The UK Food Standards Agency (FSA) has called for views on proposed changes to its E. coli O157 guidance.
The document helps businesses comply with food hygiene legislation and control cross-contamination with E. coli O157.
Guidance is for local authorities and businesses that handle raw and ready-to-eat (RTE) foods. It includes best practices about hygiene, separation and safety measures to avoid cross-contamination.
Following it will also help control cross-contamination from other foodborne bacteria such as Campylobacter, Salmonella and different pathogenic E. coli strains.
Direct sources of cross-contamination include raw meat, fresh vegetables and fruit, and unpasteurized dairy products. Indirect sources are surfaces, hands and equipment used for raw food.
The only change is the format – there have been no modifications to the policy, science or law since the last revision in 2014.
Key control measures in the guidance to control E. coli O157 cross-contamination are separation, effective cleaning, good personal hygiene, staff training and management controls.
E. coli O157 is a hazard that needs to be controlled through businesses’ food safety management systems.
Control measures vary between different businesses and should be proportionate to the risk posed from activities of the companies.
The most effective control to minimize risk of contamination from E. coli O157 onto RTE food is the separation of staff, storage areas, preparation tables, utensils and equipment. This means there will be no contact between people handling RTE foods and those preparing foods which may be contaminated, according to the guidance.
Where complete physical separation is not possible, other controls such as temporary separation arrangements, space or time separation, cleaning and disinfection between uses will be necessary.
RTE food should be prepared first and served for immediate consumption or chilled. Then the food preparation area can be used to prepare raw meat and other raw vegetables that require cooking.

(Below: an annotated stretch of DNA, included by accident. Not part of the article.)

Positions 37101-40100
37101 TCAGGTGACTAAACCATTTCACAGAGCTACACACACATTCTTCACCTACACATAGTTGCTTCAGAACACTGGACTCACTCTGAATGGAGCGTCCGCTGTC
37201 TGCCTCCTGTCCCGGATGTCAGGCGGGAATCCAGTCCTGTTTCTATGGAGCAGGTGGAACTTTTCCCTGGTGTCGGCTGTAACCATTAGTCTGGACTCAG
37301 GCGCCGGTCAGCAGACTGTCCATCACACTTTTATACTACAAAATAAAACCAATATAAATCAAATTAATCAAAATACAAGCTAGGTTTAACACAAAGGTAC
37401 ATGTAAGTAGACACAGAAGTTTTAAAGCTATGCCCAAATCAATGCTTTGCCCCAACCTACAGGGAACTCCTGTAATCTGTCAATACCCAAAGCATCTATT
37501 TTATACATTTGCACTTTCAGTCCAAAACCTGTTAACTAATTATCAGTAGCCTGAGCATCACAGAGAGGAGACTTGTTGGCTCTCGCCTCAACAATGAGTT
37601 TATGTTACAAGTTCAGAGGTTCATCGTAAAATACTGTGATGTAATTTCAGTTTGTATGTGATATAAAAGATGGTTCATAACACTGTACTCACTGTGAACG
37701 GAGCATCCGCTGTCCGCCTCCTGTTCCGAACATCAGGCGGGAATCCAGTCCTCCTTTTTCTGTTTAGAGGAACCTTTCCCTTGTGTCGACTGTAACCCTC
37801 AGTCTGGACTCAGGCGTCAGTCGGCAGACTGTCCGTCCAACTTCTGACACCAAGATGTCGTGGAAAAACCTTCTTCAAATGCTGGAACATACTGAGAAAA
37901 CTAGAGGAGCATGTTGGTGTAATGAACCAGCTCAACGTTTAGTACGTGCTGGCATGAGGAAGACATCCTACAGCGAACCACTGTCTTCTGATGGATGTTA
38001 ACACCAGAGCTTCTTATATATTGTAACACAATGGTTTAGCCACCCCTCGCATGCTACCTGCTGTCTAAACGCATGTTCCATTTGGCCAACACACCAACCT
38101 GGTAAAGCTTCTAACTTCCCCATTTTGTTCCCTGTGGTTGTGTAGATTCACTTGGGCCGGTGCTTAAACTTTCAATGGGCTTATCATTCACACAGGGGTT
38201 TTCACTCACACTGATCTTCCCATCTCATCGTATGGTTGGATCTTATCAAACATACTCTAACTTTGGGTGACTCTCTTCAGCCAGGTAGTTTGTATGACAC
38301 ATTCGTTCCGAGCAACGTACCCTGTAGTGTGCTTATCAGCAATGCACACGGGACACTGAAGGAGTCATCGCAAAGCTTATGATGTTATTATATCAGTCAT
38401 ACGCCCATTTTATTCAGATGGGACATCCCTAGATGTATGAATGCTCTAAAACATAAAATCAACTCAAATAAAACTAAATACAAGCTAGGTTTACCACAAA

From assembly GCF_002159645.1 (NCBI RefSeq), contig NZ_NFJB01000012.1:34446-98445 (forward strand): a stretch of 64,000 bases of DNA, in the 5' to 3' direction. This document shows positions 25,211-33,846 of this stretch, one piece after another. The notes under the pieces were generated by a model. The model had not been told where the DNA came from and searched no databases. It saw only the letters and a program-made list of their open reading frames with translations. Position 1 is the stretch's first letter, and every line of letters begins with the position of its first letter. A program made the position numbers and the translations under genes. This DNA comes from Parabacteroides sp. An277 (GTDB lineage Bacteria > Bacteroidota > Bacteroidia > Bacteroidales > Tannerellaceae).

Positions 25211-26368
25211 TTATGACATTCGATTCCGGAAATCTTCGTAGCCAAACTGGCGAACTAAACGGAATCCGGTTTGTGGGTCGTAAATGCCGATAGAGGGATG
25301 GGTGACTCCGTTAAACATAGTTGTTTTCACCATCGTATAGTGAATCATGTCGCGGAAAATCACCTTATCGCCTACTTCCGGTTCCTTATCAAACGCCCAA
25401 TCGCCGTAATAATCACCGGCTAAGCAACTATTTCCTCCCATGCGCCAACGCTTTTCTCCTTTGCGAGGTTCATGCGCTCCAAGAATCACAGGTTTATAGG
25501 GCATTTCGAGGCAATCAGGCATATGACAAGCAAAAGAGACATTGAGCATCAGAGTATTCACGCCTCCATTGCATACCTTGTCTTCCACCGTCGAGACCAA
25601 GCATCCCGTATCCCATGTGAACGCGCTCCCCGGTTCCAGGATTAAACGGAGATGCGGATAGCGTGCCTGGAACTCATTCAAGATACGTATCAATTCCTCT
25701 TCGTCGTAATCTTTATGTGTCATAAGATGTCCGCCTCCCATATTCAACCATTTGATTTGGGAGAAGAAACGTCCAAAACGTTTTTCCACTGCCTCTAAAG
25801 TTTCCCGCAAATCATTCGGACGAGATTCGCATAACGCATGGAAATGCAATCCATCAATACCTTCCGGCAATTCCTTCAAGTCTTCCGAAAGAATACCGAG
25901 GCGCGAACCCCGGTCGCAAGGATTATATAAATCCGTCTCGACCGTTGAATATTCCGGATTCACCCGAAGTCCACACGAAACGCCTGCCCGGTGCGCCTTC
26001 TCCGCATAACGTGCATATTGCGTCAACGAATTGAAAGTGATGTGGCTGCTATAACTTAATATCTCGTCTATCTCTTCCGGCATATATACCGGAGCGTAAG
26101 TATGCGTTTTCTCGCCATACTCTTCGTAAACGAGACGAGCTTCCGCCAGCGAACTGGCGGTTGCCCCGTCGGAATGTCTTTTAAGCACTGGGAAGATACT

The FSA recommends using heat or chemical disinfectants and sanitizers to kill E. coli to control cross contamination.
The guidance states that if the same utensils and equipment are used for raw and RTE foods at separate times, they should be heat disinfected or go through an adequate dishwasher cycle between uses.
A sanitizer is a two in one product that acts as a detergent and disinfectant. First to clean and remove grease and then to disinfect. Manufacturer’s instructions must be checked to ensure the work surface has been cleaned and residue from disinfectants or sanitizers doesn’t contaminate food.
The manufacturer’s instructions must also be followed for chemical disinfectants as there will be information on how to use it including dilution rate and contact time.
Food businesses should have a system to regularly verify processes are working such as monthly checks of the cleaning of a different area at various times, according to the guidance.
Methods of heat disinfection such as a sterilizing sink or a steam cleaner are acceptable if they remove E. coli O157 from all surfaces. Adequate time and temperature combinations need to be considered and utensils and equipment should be visibly clean prior to heat disinfection.
Food businesses should consider having separate staff for handling raw and RTE foods. Training staff on a regular schedule will help reduce cross contamination risks and potential food incidents.
Washbasins must be located to prevent contamination of RTE foods by splashing, and have an adequate supply of hot and cold running water, cleaning materials and hygienic means of drying hands. It is important staff dry hands thoroughly as bacteria can spread more easily if hands are wet. Gloves are not a substitute for effective handwashing.
People who work around open food while suffering from certain infections can contaminate the food or surfaces it may come into contact with. Penalizing staff for being ill by not paying them when they are excluded from work, could lead to them not reporting illness and working whilst ill. Incentives to have limited sick days can have a similar effect.
Legislation requires companies to put in place food safety management procedures based on the HACCP (Hazard Analysis and Critical Control Point) principle.
Firms should have a food safety management system that is appropriate to the size and complexity of the business. They must keep records that cover cross contamination control and be able to demonstrate that procedures are followed correctly.
The system must be reviewed whenever substantial changes are made such as introducing a new product or using a new ingredient in a recipe. Records should be held for an appropriate length of time. For example, if the shelf life of a product is two years the records relating to it should be kept for at least three years.
Any verification check that establishes a loss of control must be considered a serious risk of cross-contamination and corrective actions must be taken immediately.
Responses on the consultation should be sent to FoodlawCOP@food.gov.uk by Dec. 21, 2018.
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